“Only make the reader’s general vision of evil intense enough, and his own experience, his own imagination, his own sympathy and horror will supply him quite sufficiently with all the particulars. Make him think that evil, make him think it for himself, and you are released from weak specifications.” Thus Henry James on his novella, writing what could almost be advice to directors of Britten’s operatic version of The Turn of the Screw – advice well taken by Louisa Muller, who has given Garsington yet another hit with this spare, direct production, free of gimmick but strong on imagination.
The orchestra, which as Britten said “…is the story,” was sympathetically conducted by Richard Farnes; made up of members of the very fine Garsington Opera Orchestra, this small group evoked every shiver of the atmosphere Britten required. Ed Lyon was a superb Prologue / Peter Quint, menacing in his threats but enthralling in his temptation of Miles – the suggestion of an attraction between him and the Governess was tellingly done.
We first heard Sophie Bevan as Flora in the 2003 production at the Royal College of Music, where she was a second year student, and predicted then that her future would be worth following. Her Governess was passionately sung whilst never neglecting the music’s subtlety, and her assumption of the role was completely convincing. Katherine Broderick’s Miss Jessel was a finely tragic figure, sung with clarity and pathos, but one would have liked to have seen her at the desk at the start of the third part of the second act.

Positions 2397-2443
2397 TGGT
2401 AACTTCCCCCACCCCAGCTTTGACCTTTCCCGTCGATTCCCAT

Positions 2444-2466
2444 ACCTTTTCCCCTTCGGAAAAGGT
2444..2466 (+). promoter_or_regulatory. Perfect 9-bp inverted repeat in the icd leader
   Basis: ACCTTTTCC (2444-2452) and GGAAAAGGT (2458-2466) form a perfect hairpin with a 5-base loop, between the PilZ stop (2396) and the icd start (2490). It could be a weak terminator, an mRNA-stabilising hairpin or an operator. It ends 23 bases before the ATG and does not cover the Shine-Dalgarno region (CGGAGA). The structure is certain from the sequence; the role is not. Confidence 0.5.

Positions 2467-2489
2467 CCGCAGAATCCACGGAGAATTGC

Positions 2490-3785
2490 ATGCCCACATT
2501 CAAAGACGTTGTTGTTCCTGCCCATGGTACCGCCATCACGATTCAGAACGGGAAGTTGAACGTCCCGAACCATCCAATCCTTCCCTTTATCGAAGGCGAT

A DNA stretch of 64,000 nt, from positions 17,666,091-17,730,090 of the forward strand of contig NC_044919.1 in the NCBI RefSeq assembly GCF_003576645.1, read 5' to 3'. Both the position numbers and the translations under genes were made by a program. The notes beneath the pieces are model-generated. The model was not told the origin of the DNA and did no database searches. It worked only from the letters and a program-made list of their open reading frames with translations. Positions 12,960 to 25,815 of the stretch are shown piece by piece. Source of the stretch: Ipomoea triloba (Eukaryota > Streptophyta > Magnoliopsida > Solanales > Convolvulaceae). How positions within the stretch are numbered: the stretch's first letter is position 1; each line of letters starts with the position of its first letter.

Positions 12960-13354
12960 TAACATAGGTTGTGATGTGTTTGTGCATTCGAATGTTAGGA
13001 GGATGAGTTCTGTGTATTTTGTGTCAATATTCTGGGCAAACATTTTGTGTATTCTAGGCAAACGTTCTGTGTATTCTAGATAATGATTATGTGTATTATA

Kathleen Wilkinson might have been singing Brünnhilde, so piercing was her tone and ample her volume. The decision to costume all three women in variants of Queen Victoria’s mourning weeds lent an added sombreness to the stage picture, and presumably was intended to show the similarities between them, but at times they resembled the Three Ladies from Die Zäuberflöte.
The children are presented as innocent for much longer than in other productions, and that innocence is powerfully shown in Leo Jemison’s Miles, at only eleven years old already a star both in terms of his crystalline singing and his poised stage presence. Adrianna Forbes-Dorant is perhaps a little mature for Miles’ younger sister, but she too convinced as an impressionable but troubled child.
Christopher Oram’s elegant set made exquisite use of the glass pavilion’s surroundings, and Malcolm Rippeth’s lighting showed that you do not need crepuscular gloom in order to evoke an atmosphere of increasing fear and obsession. Is the governess imagining the ghosts? Does she ‘become’ Miss Jessel as she walks into the lake? Is the corruption which drowns ‘the ceremony of innocence’ a sexual one? In this production, nothing is explicitly stated – instead, we are allowed, as James suggested, to use our own imaginations and experiences in our interpretation of this endlessly fascinating work.